A hash table is data structure that is used to search for exact matches to a search key. For searching, they work like this:
- Take a search key (example: the word “cat”)
- Hash the search key: pass the key to a function that returns an integer value (example: the hash function returns 47 when the input key is “cat”)
- Use the integer value to inspect a slot to see if it contains the search key (example: look in an array at element 47)
- If the key matches, great, you’ve found what you’re looking for and you can retrieve whatever metadata you’re looking for (example: in array element 47, we’re found the word “cat”. We retrieve metadata that tells us “cat” is an “animal”)
- If the key doesn’t match and the slot contains something besides the key, carry out a secondary search process to make sure the search key really isn’t stored in the hash table; the secondary search process varies depending on the type of hashing algorithm used (example: in array element 47, we found the word “dog”. So, let’s look in slot 48 and see if “cat” is there. Slot 48 is empty, so “cat” isn’t in the hash table. This is called linear probing, it’s one kind of secondary search)
I had a minor obsession with hash tables for ten years.
The worst case is terrible
Engineers irrationally avoid hash tables because of the worst-case O(n) search time. In practice, that means they’re worried that everything they search for will hash to the same value; for example, imagine hashing every word in the English dictionary, and the hash function always returning 47. Put differently, if the hash function doesn’t do a good job of randomly distributing search keys throughout the hash table, the searching will become scanning instead.
This doesn’t happen in practice. At least, it won’t happen if you make a reasonable attempt to design a hash function using some knowledge of the search keys. Indeed, hashing is usually in the average case much closer to O(1). In practice, that means almost always you’ll find what you’re looking for on the first search attempt (and you will do very little secondary searching).
Hash tables become full, and bad things happen
The story goes like this: you’ve created a hash table with one million slots. Let’s say it’s an array. What happens when you try and insert the 1,000,001st item? Bad things: your hash function points you to a slot, it’s full, so you look in another slot, it’s full, and this never ends — you’re stuck in an infinite loop. The function never returns, CPU goes through the roof, your server stops responding, and you take down the whole of _LARGE_INTERNET_COMPANY.
This shouldn’t happen if you’ve spent time on design.
Here’s one solve: there’s a class of hash tables that deal with becoming full. They work like this: when the table becomes x% full, you create a new hash table that is (say) double the size, and move all the data into the new hash table by rehashing all of the elements that are stored in it. The downside is you have to rehash all the values, which is an O(n) [aka linear, scanning, time consuming] process.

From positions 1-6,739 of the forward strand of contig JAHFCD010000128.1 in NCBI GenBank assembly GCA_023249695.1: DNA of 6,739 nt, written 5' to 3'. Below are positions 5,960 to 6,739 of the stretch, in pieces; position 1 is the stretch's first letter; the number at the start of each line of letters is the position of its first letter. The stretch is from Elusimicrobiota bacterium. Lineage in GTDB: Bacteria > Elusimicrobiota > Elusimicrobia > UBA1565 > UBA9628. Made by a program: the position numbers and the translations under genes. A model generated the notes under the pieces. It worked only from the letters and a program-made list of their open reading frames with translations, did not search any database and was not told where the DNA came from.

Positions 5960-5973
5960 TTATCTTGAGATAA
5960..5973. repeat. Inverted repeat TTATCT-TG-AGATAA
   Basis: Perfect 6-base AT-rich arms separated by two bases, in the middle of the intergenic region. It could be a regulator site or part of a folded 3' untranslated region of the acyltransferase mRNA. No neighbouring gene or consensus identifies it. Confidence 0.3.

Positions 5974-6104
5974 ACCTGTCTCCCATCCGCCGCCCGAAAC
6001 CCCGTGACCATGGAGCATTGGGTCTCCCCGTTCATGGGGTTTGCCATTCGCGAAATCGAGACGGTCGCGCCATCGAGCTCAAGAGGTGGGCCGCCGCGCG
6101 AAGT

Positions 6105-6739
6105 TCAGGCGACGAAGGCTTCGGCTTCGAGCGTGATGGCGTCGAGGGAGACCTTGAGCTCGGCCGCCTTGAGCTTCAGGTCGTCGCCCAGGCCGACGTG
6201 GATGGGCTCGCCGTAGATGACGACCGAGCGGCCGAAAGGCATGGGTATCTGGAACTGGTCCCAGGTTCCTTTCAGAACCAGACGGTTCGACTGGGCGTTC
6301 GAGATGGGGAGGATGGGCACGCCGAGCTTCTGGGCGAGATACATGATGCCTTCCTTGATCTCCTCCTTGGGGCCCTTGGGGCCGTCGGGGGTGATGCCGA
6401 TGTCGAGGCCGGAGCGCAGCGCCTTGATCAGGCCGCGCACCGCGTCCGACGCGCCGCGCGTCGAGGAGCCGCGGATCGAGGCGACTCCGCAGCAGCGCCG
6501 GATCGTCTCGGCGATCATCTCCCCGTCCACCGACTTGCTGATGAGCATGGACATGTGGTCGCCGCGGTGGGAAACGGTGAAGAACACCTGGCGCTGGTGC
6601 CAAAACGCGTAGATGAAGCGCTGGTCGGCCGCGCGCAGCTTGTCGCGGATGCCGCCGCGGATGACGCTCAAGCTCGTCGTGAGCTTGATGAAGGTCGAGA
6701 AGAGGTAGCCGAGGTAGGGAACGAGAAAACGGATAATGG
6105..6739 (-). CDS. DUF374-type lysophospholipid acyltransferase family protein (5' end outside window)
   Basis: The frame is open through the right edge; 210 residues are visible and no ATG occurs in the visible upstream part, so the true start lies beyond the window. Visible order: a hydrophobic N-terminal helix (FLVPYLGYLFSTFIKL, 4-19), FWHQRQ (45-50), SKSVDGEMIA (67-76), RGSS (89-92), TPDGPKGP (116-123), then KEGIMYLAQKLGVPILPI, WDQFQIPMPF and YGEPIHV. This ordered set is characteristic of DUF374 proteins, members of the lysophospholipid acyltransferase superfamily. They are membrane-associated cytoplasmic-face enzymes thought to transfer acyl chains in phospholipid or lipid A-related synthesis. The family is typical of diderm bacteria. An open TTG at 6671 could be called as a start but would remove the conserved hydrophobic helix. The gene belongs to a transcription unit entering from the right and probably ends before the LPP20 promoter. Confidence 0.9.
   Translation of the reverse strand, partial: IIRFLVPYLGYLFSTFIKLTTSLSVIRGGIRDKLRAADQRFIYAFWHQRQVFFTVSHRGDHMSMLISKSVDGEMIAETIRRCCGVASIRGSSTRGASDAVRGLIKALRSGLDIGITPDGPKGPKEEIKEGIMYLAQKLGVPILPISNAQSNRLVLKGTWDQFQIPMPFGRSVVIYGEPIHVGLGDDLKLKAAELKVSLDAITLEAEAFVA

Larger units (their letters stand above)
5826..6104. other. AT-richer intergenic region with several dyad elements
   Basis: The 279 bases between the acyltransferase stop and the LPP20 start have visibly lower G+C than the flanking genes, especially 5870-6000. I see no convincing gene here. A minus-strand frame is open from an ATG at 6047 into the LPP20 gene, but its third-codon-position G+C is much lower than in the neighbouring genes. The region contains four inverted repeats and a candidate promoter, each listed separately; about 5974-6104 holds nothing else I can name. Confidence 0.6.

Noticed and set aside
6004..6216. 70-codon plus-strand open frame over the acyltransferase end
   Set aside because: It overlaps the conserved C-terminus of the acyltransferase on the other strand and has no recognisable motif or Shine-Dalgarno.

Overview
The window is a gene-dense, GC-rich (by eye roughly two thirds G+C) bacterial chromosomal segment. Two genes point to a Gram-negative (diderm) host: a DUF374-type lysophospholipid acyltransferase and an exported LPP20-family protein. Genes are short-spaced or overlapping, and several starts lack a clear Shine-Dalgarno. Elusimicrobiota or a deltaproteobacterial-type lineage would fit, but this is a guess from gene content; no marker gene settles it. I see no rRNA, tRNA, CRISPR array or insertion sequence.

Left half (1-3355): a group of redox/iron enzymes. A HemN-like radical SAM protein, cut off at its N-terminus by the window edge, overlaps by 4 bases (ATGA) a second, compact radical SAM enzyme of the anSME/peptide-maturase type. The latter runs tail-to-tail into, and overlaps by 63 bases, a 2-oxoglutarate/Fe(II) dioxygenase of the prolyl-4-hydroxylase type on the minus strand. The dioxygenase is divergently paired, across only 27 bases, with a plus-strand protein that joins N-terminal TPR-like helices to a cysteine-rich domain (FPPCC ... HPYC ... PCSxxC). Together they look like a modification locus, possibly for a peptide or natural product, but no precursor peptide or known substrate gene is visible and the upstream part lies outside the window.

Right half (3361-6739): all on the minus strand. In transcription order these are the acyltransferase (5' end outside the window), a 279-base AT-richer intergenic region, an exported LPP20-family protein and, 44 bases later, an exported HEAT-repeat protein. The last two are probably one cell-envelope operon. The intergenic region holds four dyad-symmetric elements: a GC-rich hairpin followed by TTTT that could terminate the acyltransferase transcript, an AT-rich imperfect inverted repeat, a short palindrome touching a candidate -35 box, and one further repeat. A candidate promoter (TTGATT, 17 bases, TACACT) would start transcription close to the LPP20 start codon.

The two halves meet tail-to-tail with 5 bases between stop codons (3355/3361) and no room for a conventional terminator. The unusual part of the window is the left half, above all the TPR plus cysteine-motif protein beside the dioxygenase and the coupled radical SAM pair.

Here’s another solve: instead of storing the metadata in the array, make your array elements pointers to a linked list of nodes that contain the metadata. That way, your hash table can never get full. You search for an element, and then traverse the linked list looking for a match; traversing the linked list is your secondary hash function. Here’s a diagram that shows a so-called chained hash table:
Chained hash tables are a very good idea. Problem solved.
By the way, I recommend you create a hash table that’s about twice the size of the number of elements you expect to put into the table. So, suppose you’re planning on putting one million items in the table, go ahead and create a table with two million slots.
Trees are better
In general, trees aren’t faster for searching for exact matches. They’re slower, and here’s peer-reviewed evidence that compares B-trees, splay trees, and hashing for a variety of string types. So, why use a tree at all? Trees are good for inexact matches — say finding all names that begin with “B” — and that’s a task that hash tables can’t do.
Hash functions are slow
I’ve just pointed you to research that shows that must not be true. But there is something to watch out for: don’t use the traditional modulo based hash function you’ll find in your algorithms text book; for example, here’s Sedgewick’s version, note the “% M” modulo operation that’s performed once per character in the input string. The modulo is used to ensure that the hash value falls within the size of the hash table — for example, if we have 100 slots and the hash function returns 147, the modulo turns that into 47. Instead, do the modulo once, just before you return from the hash function.
Here’s the hash function I used in much of my research on hashing. You can download the code here.
Hash tables use too much memory
Again, not true. The same peer-reviewed evidence shows that a hash table uses about the same memory as an efficiently implemented tree structure. Remember that if you’re creating an array for a chained hash table, you’re just creating an array of pointers — you don’t really start using significant space until you’re inserting nodes into the linked lists that are chained from the hash table (and those nodes typically take less space than nodes in a tree, since they only have one pointer).
One Small Trick
If you want your hash tables to really fly for searching, move any node that matches your search to the front of the chained list that it’s in. Here’s more peer-reviewed evidence that shows this works great.
Alright. Viva Hash Tables! See you next time.